'If they dump foreign milk here, what will we do?' Unions fume over Clover takeover

Unions are fuming over the Competition Tribunal's decision to approve the buyout of South Africa's largest dairy company, Clover, by Milco SA – with the Congress of South African Trade Unions saying it would consider legal steps.

Milco, which has Tel Aviv-based Central Bottling Company as majority shareholder, offered to buy 100% of Clover in February this year at R25 a share, valuing the company at R4.8bn. The Competition Tribunal announced on Wednesday that it had given the deal the go-ahead, subject to conditions relating to employment, local procurement and information sharing.

Cosatu spokesperson Sizwe Pamla told Fin24 that the Competition Tribunal should have rejected the proposed takeover, purely based on its impact on jobs. The Food and Allied Workers Union (FAWU), meanwhile, has raised concerns about the impact on local suppliers.


A total of 516 employees were initially set to be retrenched ahead of the takeover as a result of the completion of Clover's so-called Project Sencillo, a project aimed at ensuring its assets, including factories, production lines and vehicles, were better utilised.

Clover has previously told Fin24 Project Sencillo was unrelated to the transaction. It also said it had managed to reduce net job losses to a maximum of 277 positions, partly because Milco undertook to create 550 new permanent jobs over a period of five years through the expansion of Clover's Masakhane Project.

"Our view is that mergers that result in job losses should be rejected by the Competition Commission. It’s as simple as that. The unemployment rate […] is sufficient grounds to reject that submission," said Pamla.

Pamla added that while Cosatu would consider legal remedies, it would also support any union which opposed the takeover in their efforts to prevent it being finalised.

"We will have to study the developments closely.

"If FAWU (the Food and Allied Workers Union) is the only union in the sector that is recognised, then we will give them all the support that they need to oppose this.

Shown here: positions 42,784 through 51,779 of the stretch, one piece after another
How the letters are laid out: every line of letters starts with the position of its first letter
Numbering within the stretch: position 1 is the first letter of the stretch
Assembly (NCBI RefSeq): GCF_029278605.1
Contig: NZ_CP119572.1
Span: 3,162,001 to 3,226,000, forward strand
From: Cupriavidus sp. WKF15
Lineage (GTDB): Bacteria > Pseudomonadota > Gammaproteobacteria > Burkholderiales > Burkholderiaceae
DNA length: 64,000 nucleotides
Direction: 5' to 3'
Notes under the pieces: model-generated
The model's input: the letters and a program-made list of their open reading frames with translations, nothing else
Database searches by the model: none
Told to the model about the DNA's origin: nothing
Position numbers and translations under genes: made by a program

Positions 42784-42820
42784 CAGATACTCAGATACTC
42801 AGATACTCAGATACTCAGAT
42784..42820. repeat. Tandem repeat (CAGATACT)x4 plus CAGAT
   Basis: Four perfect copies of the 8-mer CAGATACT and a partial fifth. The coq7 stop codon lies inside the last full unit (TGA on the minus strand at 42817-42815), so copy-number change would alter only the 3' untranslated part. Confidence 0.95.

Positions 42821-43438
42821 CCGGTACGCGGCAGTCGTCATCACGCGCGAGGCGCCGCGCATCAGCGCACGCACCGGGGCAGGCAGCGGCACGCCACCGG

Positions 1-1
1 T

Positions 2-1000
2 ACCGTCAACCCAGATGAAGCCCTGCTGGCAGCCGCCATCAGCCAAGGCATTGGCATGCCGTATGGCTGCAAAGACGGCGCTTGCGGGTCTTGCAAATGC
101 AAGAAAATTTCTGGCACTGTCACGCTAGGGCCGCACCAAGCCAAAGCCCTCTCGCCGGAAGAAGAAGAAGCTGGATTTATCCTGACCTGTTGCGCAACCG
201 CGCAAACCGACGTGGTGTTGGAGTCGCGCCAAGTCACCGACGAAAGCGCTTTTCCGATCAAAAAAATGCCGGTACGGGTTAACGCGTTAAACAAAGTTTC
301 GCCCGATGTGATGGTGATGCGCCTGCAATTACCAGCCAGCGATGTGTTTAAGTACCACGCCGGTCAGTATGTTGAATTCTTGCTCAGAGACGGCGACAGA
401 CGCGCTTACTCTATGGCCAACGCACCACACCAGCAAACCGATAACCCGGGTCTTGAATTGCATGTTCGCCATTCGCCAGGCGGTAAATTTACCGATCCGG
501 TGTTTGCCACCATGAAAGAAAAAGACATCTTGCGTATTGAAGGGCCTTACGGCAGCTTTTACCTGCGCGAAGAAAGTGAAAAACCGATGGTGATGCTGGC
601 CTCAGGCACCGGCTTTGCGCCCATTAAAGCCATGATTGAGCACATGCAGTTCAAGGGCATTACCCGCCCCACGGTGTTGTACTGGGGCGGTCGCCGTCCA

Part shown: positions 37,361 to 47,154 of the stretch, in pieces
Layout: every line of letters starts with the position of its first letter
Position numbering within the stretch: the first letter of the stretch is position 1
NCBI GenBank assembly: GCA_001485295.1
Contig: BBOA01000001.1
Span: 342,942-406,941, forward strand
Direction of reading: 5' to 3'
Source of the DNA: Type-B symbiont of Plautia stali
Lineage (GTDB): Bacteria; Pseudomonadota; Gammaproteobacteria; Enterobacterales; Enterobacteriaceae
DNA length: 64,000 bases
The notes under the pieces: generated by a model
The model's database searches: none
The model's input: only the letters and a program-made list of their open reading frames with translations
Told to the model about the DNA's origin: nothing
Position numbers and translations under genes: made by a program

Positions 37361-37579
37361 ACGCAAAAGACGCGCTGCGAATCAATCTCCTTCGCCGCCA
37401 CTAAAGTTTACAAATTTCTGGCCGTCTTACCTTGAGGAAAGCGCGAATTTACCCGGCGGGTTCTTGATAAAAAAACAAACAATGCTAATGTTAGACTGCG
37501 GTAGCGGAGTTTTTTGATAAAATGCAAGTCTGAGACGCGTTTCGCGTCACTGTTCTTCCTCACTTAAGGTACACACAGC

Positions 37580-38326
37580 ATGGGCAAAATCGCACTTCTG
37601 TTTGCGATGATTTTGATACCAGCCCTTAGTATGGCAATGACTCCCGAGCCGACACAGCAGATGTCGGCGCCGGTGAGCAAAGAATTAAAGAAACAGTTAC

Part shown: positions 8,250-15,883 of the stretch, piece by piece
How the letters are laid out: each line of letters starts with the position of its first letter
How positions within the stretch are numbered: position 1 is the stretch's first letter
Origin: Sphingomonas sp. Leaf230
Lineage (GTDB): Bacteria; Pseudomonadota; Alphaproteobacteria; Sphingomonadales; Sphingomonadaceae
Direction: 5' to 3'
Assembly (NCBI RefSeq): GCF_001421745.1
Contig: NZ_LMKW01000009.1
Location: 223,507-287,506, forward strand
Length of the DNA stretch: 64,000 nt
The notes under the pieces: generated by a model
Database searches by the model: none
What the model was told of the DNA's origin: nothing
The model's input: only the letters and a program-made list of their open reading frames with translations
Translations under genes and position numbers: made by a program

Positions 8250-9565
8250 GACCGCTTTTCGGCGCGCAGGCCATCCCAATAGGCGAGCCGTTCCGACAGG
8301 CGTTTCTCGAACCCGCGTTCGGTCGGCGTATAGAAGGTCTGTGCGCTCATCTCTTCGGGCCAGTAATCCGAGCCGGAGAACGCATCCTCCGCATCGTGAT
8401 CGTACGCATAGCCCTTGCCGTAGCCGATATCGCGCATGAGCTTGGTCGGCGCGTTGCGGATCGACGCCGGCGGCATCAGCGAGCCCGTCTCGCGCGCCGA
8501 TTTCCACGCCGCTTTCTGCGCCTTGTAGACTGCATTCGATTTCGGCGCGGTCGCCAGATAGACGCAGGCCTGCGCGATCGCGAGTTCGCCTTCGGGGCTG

"If we don't show solidarity as workers on the shop floor, we will meet each other at the unemployment line," he said.

FAWU, alongside other unions, submitted their concerns to the Competition Commission and Tribunal. The Tribunal ultimately ruled that no jobs may be sacrificed as a direct result of the takeover.

Local business

FAWU deputy general secretary Mayoyo Mngomezulu told Fin24 that the union had long opposed the deal, as it believed the takeover would have a harmful impact both on jobs and the sovereignty of local businesses.

"We participated in the commission to place our view in terms of our own remaining company being sold to foreign investors. We have had companies like Nestle and Parmalat that are foreign-owned.

"It is important that government step in to protect the sovereignty of our local businesses," said Mngomezulu.

Mngomezulu told Fin24 that small, emerging farmers enjoyed the benefit of getting into business with Clover. The South African Federation of Trade Unions-allied union worries that it might not be the same once Milco takes over.

The Tribunal included procurement-related conditions in its ruling, referring specifically to bulk juice concentrate. Mngomezulu voiced concern for milk producers.

"As much as they will be expected to procure milk locally, two years is short in the lifetime of the companies.

"If Milco decides to dump foreign milk here, what will we do? We are not anti-foreign direct investment, but the way that foreign companies are taking over becomes worrying," Mngomezulu said.

Mngomezulu said FAWU was still seeking legal advice on how best to respond to the now-approved takeover. However, he said, a boycott was not on the cards as the union did not want to jeopardise already vulnerable jobs in the business.

Pro-Palestine pressure

In its submission to the Competition Tribunal, the General Industrial Workers Union of South Africa (Giwusa) had accused the Central Bottling Company, through its subsidiary the Central Company for Sales and Distribution, of violating human rights and international laws; which Pamla echoed in his comments to Fin24.

The Tribunal on Wednesday declined to comment on these submissions, saying they fell outside of its jurisdiction.

In April, Brimstone Investment pulled out of the consortium under pressure from pro-Palestinian activist group Boycott Divestment Sanctions SA (BDS).
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